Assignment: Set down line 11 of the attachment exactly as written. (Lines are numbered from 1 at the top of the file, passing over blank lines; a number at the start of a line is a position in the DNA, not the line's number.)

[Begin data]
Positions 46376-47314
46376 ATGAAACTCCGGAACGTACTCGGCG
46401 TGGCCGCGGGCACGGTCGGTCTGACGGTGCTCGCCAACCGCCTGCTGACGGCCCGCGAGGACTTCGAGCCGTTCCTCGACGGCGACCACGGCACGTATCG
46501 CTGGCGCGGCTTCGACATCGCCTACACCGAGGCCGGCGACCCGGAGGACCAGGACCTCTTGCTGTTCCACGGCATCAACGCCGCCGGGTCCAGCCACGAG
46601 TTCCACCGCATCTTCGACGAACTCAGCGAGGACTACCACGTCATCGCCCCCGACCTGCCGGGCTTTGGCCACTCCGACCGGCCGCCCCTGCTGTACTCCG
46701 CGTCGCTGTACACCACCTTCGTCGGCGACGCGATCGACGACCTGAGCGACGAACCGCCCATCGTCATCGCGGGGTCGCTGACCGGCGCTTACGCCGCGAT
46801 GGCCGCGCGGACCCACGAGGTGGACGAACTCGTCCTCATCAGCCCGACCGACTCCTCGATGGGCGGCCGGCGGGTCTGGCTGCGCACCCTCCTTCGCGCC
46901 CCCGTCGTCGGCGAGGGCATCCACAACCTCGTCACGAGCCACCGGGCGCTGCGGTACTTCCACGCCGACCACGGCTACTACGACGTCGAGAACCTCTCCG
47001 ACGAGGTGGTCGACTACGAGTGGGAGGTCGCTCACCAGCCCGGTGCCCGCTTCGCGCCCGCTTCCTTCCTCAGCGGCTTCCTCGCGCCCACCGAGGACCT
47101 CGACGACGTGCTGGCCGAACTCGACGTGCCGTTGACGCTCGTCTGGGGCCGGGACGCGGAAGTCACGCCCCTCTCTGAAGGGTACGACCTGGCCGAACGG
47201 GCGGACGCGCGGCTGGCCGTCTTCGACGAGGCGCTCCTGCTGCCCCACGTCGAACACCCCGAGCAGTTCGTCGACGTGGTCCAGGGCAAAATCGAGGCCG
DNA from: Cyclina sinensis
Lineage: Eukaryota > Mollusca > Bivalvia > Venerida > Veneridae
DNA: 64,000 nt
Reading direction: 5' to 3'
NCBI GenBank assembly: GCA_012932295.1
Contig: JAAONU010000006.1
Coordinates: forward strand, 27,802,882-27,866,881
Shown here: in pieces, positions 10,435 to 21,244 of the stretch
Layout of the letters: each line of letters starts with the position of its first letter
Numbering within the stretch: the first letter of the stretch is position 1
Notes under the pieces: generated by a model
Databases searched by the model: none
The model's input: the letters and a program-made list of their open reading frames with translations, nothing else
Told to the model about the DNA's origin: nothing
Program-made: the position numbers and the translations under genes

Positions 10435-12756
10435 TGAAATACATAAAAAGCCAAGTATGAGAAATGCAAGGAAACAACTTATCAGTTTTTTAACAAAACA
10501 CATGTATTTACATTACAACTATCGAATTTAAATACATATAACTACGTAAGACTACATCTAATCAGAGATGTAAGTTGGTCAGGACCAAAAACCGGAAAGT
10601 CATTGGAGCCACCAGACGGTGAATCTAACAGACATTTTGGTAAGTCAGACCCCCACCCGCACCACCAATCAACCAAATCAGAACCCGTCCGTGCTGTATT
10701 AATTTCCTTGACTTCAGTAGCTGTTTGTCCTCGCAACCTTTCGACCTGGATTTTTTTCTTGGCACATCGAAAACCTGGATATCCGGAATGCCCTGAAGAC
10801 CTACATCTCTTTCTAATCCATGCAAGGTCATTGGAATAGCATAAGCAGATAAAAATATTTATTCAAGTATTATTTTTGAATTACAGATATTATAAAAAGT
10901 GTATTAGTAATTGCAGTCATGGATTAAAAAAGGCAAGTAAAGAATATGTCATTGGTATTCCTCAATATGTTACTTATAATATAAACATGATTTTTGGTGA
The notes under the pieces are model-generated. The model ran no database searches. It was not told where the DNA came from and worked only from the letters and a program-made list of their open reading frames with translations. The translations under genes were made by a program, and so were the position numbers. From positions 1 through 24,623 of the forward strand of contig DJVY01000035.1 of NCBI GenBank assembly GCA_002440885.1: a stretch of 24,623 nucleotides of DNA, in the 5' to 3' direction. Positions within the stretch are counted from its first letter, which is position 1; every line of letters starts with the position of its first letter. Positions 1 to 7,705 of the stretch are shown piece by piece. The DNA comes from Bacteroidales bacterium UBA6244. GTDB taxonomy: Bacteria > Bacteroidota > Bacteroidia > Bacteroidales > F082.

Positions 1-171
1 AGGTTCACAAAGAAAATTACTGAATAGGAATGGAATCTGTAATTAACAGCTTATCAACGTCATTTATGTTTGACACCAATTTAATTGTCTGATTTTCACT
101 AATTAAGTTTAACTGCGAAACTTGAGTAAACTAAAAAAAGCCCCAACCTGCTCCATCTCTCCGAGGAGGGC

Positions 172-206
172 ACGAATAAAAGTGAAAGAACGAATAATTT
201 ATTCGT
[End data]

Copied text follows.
47201 GCGGACGCGCGGCTGGCCGTCTTCGACGAGGCGCTCCTGCTGCCCCACGTCGAACACCCCGAGCAGTTCGTCGACGTGGTCCAGGGCAAAATCGAGGCCG